In church meetings I have at times heard people cast about for analogies to further explain the atonement. Ironically, the one analogy I have never heard someone use in a Sunday school or quorum meeting to explain the atonement is Lehi’s dream, or one of the other scriptural variants of it. This is ironic because when people ask for an analogy for the atonement, they are not looking for an analogy for the agony Christ suffered performing the atonement. They are looking for an analogy explaining how the atonement actually provides redemption to fallen man. They want to understand how it actually helps them. They want to make sure they are taking advantage of it and realizing all its blessings. That is precisely the sort of question revelations such as Lehi’s dream are meant to answer. So when people are grasping about for an analogy to understand the atonement it seems the Lord’s own revealed parables of the atonement should first be carefully scrutinized for all that they teach about the atonement. No one understands it better than Him.
Lehi’s dream makes clear some of the great and less commonly understood aspects of the atonement. While there is a gate made up of repentance and baptism (2nd Nephi 31), the gate is not the end. There is more to be done as one must tread the path the gate puts one’s feet on. Lehi’s dream cleanly disposes of the idea that one can be saved in ones sins. Rather the atonement saves us from our sins, by providing us with a path which we progress along by conquering our sins through the atonement of Christ. Clearly it is a path, rather than just a doorway, or a gate that is provided because in order to return to the tree of life found in the garden of Eden, we will need to be changed so that the fruit is no longer a great danger to us, as it would have been to Adam and Even if they had immediately partaken of it after the fall. Thus we must seek to rid ourselves of all our sins. What a better proposition this is than all the worldly doctrines which all amount to some variant of the idea that Christ saves us in our sins, rather than from them.
In fact, a correct idea that Christ will save us from our sins rather than in them is implicit in the whole idea of a path as a proper explanation of the atonement as one see’s in Lehi’s dream. If the atonement is only a gate, with no subsequent path, maybe we would feel we can be saved in our sins, because we know that we all still sin in small ways from day to day even after entering the gate. By way of contrast, using a path shows us that while we still have sins, we must press forward along a path in order to progress. And we cannot push forward without repenting and divesting ourselves of our sins. Other aspects of the dream further enforce this idea. One example is that the mists of darkness are temptations which divert us from the path. Also the fact that we can only stay on the path by holding firmly onto the word of God also emphasizes the idea that we not saved in our sins, but from them. All combine together to show that the atonement doesn’t save us in our sins, rather, it pays the price and offers a path that allows us to be saved from them, and we are saved from them by overcoming them so that we no longer commit them. We know ourselves and so we know overcoming our sins is going to take some serious time, hence it is a path, not just an entryway.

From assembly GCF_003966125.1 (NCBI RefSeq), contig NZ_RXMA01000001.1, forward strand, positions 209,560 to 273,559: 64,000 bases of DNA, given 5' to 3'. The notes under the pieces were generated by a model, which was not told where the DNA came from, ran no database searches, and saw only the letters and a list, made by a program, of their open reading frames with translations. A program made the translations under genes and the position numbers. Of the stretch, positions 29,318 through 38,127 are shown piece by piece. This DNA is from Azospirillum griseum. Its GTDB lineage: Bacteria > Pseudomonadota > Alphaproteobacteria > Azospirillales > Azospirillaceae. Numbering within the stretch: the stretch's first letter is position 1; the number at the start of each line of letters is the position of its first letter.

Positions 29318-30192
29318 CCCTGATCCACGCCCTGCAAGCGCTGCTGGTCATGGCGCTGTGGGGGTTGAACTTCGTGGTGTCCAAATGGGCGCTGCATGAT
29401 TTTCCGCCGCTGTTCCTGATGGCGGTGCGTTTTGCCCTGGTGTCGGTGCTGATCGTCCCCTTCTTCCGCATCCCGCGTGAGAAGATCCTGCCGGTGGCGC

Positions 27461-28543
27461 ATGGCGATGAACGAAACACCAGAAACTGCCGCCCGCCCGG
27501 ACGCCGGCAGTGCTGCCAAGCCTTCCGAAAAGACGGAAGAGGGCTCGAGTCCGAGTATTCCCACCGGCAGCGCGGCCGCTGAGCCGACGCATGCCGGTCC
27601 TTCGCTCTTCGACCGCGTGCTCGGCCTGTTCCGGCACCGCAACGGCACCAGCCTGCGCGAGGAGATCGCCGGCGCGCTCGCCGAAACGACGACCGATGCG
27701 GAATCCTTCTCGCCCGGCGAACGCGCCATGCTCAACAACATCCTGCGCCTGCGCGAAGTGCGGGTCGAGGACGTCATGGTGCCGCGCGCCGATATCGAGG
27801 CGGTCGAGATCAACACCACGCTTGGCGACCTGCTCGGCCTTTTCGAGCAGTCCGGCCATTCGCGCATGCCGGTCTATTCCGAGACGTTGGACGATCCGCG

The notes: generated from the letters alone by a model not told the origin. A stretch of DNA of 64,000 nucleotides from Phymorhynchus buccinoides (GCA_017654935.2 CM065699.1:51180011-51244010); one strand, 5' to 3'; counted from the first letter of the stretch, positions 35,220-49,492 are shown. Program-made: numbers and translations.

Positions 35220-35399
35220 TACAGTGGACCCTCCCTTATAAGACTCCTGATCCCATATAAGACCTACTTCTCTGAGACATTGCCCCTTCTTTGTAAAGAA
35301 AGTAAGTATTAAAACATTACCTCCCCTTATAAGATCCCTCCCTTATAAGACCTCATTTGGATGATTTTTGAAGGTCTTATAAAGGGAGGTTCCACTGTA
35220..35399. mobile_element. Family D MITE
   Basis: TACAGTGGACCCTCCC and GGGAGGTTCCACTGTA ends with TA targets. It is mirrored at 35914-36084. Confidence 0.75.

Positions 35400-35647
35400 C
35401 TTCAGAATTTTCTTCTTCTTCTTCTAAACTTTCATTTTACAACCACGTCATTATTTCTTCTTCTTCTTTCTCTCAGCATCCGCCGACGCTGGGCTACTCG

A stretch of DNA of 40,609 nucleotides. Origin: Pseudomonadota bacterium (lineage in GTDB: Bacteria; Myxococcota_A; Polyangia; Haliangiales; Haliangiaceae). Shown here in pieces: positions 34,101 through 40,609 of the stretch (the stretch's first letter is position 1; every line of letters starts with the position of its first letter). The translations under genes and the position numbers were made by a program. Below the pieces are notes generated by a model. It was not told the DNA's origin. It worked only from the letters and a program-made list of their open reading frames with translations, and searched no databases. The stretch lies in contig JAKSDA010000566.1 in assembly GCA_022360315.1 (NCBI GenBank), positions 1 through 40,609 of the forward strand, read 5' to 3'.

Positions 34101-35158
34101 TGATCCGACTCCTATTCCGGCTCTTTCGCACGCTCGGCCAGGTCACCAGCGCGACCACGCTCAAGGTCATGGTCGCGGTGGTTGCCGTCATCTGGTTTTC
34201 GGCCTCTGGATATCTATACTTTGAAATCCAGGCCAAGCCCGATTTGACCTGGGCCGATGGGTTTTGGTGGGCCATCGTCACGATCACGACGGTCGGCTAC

It is also not a short path. We know that in part just because we know ourselves. It’s going to take us a good while before we can stand like Adam and Eve did before the fall and partake of the tree of life. The scriptures teach this. After the fall, Adam is given commandments, and was obedient to the commandments of the Lord, but it was only after “many days” of that obedience that Adam appears to reap the fruits of that obedience.
Joseph Smith also warned the early saints that the given route wasn’t short.
Brother Joseph Smith, Jr. said: That he intended to do his duty before the Lord and hoped that the brethren would be patient as they had a considerable distance (to go). (Teachings of the Prophet Joseph Smith - Section One 1830-34, p.9)
A few interesting points can be made on the basis that Lehi’s vision of redemption is a route to the same tree that stands in Eden. It suggests that redemption is to overcome the effects of the fall. And since it is the same tree it was before. It is presumably still in the garden of Eden. That would mean it is a place where the Lord can come and go freely. At the Tree of Life, like in the Garden of Eden, man can commune with God, as we are redeemed from the fall.
Ether 3:13 And when he had said these words, behold, the Lord showed himself unto him, and said: Because thou knowest these things ye are redeemed from the fall; therefore ye are brought back into my presence; therefore I show myself unto you.
Thus we find the Brother of Jared back in the garden of Eden as it were. He passes through the veil, and the Lord comes to him and teaches him.
Once again, if it is the atonement that provides redemption from the fall, then a parable or vision about how one is returned to the tree of life is, in fact, a parable about the atonement. It may not include Christ’s sufferings and death. Instead it focuses on the practicalities of how we actually partake of the gifts the atonement opens up to us. We will look at other such accounts after making some brief observations about the role of covenants and ordinances in partaking of the gifts of the atonement.